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Open Letter: UK Government must ensure that the UK is not complicit in Israel’s AI-supported killing of Palestinian civilians

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Signatories of the letter

UNA-UK, together with members and friends of the UK Campaign to Stop Killer Robots – technology experts and engineers, international lawyers and human rights advocates, academics and individuals of conscience –  have written to the UK Government regarding Israel’s devastating attacks on Palestine.

Read the open letter, coordinated by UNA-UK, raising alarm at the use of automated military systems in Gaza and the UK’s broader role in supporting Israeli military operations. Gaza must not be used as a testing ground for new AI-enabled weapons technology.

This letter remains open for sign-ons; click here to add your organisation’s name to the letter.

To: Rt Hon Rishi Sunak MP, UK Prime Minister; Lord David Cameron, Foreign Secretary United Kingdom Government, Foreign and Commonwealth Office; Mr Grant Shapps, Secretary of State for Defence, United Kingdom; Mr Andrew Mitchell, Minister of State in the Foreign, Commonwealth & Development Office (FCDO),

We write to you as technology experts, engineers, international lawyers, human rights advocates, academics and individuals of conscience, and as members and friends of the UK Campaign to Stop Killer Robots, regarding the devastating attacks on Palestine.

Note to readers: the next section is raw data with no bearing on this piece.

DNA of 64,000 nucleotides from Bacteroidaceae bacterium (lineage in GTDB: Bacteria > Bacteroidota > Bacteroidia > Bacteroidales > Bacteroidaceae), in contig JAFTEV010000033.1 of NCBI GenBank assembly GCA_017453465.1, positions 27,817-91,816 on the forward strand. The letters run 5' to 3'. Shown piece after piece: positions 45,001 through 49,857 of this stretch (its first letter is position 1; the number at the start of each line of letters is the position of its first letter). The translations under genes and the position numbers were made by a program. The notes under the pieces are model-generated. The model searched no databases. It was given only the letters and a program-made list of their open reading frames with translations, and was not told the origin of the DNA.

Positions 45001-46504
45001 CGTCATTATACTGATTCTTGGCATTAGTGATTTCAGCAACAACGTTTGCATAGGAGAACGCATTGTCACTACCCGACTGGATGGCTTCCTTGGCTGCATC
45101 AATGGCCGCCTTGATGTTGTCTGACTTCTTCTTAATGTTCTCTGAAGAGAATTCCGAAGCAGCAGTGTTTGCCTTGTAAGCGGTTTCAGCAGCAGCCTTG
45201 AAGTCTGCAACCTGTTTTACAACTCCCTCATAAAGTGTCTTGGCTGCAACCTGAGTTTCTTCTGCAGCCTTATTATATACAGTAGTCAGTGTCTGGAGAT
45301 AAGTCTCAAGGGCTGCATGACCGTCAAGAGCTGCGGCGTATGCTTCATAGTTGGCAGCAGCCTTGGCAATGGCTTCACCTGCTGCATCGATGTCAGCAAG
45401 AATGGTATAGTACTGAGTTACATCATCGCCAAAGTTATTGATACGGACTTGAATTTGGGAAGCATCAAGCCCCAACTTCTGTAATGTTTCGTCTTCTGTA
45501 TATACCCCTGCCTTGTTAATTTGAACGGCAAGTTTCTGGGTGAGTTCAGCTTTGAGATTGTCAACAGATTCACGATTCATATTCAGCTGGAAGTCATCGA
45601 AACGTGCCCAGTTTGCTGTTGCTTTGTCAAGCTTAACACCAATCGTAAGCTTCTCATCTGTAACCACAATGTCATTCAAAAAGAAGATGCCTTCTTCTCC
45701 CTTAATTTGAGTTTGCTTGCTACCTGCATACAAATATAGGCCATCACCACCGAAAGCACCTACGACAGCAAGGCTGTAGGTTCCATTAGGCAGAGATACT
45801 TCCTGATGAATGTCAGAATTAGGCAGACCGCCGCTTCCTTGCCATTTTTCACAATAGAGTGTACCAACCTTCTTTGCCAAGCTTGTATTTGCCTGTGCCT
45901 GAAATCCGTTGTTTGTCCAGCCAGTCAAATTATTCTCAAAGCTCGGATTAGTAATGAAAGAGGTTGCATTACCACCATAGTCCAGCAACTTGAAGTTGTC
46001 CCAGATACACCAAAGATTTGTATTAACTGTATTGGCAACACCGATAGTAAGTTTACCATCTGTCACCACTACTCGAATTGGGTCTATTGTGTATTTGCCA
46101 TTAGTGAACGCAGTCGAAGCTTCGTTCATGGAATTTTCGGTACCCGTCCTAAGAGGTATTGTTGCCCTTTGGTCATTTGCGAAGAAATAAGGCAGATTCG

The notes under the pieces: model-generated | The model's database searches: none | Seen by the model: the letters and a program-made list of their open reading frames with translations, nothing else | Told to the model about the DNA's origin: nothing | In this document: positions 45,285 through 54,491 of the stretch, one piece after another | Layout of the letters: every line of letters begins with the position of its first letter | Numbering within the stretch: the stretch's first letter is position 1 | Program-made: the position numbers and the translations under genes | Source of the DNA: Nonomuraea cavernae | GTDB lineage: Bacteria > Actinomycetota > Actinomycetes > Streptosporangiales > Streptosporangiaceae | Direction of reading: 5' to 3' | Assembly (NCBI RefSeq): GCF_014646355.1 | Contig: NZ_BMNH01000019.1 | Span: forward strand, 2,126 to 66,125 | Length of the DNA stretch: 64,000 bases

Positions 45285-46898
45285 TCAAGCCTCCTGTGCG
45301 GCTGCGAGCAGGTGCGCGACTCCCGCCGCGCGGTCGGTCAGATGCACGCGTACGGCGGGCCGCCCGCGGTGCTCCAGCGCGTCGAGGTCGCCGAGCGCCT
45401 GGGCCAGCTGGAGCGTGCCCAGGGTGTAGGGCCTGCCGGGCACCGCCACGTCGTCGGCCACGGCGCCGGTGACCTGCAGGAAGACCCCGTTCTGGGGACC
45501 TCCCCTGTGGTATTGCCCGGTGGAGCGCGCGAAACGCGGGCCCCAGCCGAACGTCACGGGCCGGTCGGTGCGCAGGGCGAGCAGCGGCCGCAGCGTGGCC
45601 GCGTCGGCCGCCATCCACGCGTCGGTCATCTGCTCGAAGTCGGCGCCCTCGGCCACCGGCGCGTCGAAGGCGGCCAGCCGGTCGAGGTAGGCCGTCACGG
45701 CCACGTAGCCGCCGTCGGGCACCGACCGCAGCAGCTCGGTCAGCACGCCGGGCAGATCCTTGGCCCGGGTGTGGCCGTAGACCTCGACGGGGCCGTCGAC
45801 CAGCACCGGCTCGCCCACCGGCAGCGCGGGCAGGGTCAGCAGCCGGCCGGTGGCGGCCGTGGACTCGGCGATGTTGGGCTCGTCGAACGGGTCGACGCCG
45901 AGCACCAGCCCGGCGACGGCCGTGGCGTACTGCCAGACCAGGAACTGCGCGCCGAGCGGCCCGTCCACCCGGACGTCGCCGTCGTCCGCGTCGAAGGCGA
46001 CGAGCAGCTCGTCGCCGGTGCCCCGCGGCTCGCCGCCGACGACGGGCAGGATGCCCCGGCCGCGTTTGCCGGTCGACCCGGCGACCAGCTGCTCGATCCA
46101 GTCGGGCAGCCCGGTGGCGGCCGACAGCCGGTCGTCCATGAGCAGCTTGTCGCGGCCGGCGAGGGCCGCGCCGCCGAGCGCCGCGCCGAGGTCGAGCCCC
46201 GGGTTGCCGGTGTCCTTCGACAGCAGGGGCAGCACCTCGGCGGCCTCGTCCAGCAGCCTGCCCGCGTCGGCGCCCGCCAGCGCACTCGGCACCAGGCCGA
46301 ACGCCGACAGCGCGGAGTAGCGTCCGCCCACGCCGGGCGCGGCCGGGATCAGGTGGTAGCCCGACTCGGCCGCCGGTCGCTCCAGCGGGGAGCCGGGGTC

Over more than four months of crippling violence in Gaza, Israeli Defence Forces (IDF) have targeted health infrastructure, UN schools, refugee camps, religious sites, private residences and public buildings. At the time of writing more than 30,000 Palestinian civilians have been killed and 1.7 million of Gaza’s 2.2 million residents have been displaced and are now succumbing to starvation and disease. Analysis suggests that over 50% of buildings have been destroyed across Gaza and UN agencies, human rights organisations and the US Government have noted the indiscriminate nature of Israel’s bombing campaign. As humanitarians we unequivocally condemn such indiscriminate attacks and express our solidarity with Palestinians suffering in Gaza and facing increased settler violence in the West Bank. We unequivocally condemn attacks by Hamas on 7 October and call for the release of Israeli hostages in Gaza. We also call on Israeli authorities to release all Palestinians who are arbitrarily detained.